half an inch long. Flowers usually three together, proceeding from a bud-like pubescent 
involucre, which is supported on a short axillary peduncle. Calj'x(and bracteoles) pubescent; 
the segments recurved. Petals about three-fourths of an inch long and scarcely a hne wide, 
somewhat crisped, in the bud spirally involute. Fertile stamens much shorter than the sterile 
ones : anthers adnate, introrse ; the cells rather distant, opening on the side b}' vertical valves. 
Sterile stamens flat, wedge-shaped, truncate. Capsule roundish-ovoid, hard and almost 
woody, the lower half invested by the persistent calj^x, the upper half naked, bursting trans- 
versely to the dissepiment and through the short recurved beaks into two valves, and at length 
also the valves are 2-cleft : endocarp separating firom the exocarp, and enclosing the seed, 
finally splitting lengthwise into two valves, black and glossy inside. Seeds narrowly oblong, 
smooth. Embryo large, flat, in the axis of thin fleshy albumen : cotyledons oval, veined.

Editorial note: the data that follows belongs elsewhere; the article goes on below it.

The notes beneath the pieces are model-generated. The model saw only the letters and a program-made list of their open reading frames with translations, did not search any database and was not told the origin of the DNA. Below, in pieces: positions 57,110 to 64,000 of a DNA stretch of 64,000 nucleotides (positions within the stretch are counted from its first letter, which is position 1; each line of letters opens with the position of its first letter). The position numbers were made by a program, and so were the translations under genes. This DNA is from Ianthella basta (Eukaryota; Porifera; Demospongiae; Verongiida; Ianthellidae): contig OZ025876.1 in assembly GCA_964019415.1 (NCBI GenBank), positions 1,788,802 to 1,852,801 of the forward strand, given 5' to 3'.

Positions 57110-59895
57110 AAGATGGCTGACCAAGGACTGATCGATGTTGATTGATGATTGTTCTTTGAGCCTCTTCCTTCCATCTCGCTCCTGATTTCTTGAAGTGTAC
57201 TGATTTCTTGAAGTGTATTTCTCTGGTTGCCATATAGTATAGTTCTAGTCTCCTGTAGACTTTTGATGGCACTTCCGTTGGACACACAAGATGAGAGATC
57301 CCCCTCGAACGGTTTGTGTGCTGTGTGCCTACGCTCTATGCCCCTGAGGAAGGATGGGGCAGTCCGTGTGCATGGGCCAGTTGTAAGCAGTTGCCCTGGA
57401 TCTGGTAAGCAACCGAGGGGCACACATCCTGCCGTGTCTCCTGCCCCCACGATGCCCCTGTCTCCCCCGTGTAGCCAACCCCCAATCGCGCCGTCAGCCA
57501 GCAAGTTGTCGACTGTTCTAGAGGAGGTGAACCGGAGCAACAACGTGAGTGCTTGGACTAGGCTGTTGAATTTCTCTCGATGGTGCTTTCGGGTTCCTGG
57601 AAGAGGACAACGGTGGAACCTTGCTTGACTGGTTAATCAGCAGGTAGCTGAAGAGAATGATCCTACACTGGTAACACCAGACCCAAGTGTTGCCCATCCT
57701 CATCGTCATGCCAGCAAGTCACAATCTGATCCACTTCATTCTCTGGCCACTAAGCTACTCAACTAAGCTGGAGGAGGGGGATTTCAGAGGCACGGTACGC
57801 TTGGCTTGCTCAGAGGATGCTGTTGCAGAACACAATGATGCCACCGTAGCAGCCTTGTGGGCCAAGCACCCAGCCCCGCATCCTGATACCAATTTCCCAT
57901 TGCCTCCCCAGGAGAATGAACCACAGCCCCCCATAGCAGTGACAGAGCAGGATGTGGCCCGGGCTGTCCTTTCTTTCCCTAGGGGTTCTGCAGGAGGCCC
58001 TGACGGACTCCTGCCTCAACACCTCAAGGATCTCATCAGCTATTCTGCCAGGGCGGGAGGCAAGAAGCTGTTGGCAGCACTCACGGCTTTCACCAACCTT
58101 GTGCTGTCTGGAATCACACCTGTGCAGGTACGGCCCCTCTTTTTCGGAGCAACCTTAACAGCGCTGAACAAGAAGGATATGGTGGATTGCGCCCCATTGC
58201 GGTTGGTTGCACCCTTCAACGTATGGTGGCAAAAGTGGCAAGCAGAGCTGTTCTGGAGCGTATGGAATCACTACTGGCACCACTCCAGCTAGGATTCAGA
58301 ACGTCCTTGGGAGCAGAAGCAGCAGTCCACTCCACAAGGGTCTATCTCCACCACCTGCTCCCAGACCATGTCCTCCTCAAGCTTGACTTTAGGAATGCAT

Borders of moist woods, and banks of rivers. Fl. End of October - November. The fruit 
ripens about September the following year. The flowers begin to open just before or after 
the fall of the leaves ; rarely in the spring. As Nuttall suspected. Dr. Darlington found the 
flowers to be frequently polygamous. — It is hardly necessary to state, that the popular belief 
of this plant having the power of indicating the presence of water and ores, is utterly without 


Order XL VIII. UMBELLIFER^. Juss. The Umbelliferous Tribe. 

Calyx adherent to the ovary ; the Hmb very small, 5-toothed or entire. Petals 
5, usually inflexed at the jioint. Stamens 5, inserted with the petals on the 
margm of a disk which crowns the ovary. Ovary composed of two united